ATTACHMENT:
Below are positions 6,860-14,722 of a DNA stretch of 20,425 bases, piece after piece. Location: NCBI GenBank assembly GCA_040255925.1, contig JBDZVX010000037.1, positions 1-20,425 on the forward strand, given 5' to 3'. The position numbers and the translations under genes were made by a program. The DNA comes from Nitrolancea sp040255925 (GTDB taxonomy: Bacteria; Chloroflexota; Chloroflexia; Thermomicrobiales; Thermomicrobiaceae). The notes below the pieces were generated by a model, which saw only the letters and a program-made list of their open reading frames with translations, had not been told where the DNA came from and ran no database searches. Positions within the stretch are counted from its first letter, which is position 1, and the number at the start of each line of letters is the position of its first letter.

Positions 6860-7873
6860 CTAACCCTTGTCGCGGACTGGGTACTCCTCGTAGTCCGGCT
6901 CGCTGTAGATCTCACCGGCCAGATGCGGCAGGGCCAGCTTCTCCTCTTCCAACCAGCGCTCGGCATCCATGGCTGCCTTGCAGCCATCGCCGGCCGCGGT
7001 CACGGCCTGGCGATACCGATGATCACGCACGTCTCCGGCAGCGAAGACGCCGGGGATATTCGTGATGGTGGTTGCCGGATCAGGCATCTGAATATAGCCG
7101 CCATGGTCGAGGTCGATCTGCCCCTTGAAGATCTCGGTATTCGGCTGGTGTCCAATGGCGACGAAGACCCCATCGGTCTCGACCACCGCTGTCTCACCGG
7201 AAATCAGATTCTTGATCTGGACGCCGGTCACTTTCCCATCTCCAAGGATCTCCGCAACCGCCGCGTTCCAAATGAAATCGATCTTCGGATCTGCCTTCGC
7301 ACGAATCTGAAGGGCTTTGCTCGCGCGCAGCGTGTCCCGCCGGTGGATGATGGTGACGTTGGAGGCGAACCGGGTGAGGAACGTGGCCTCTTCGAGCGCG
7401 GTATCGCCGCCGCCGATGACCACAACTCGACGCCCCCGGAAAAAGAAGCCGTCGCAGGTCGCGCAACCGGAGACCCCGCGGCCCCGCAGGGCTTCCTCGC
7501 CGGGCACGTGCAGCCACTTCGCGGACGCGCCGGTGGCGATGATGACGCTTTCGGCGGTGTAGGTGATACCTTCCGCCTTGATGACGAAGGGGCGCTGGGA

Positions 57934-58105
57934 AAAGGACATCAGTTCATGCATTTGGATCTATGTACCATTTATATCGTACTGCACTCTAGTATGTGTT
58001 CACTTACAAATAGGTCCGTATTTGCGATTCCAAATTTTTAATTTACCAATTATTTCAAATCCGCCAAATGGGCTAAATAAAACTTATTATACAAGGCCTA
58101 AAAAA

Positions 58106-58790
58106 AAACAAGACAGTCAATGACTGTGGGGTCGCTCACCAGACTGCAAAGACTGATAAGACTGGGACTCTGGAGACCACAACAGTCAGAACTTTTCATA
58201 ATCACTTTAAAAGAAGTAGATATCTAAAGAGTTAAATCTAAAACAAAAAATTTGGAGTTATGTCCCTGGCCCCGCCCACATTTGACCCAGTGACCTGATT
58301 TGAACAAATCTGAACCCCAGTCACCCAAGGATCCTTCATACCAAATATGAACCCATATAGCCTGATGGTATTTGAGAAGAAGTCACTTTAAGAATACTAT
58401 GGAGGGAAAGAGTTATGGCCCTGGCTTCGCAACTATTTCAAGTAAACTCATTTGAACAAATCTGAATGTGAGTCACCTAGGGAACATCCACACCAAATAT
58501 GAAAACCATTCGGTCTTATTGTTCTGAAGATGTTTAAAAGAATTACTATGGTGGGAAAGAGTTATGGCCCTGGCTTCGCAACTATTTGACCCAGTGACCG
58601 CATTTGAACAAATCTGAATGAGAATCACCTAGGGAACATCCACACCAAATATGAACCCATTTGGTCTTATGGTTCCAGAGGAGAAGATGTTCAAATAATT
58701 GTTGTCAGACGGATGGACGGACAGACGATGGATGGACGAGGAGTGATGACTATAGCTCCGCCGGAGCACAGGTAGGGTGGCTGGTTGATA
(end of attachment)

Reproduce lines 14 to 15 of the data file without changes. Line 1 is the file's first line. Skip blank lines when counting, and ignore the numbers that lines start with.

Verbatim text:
58101 AAAAA

Positions 58106-58790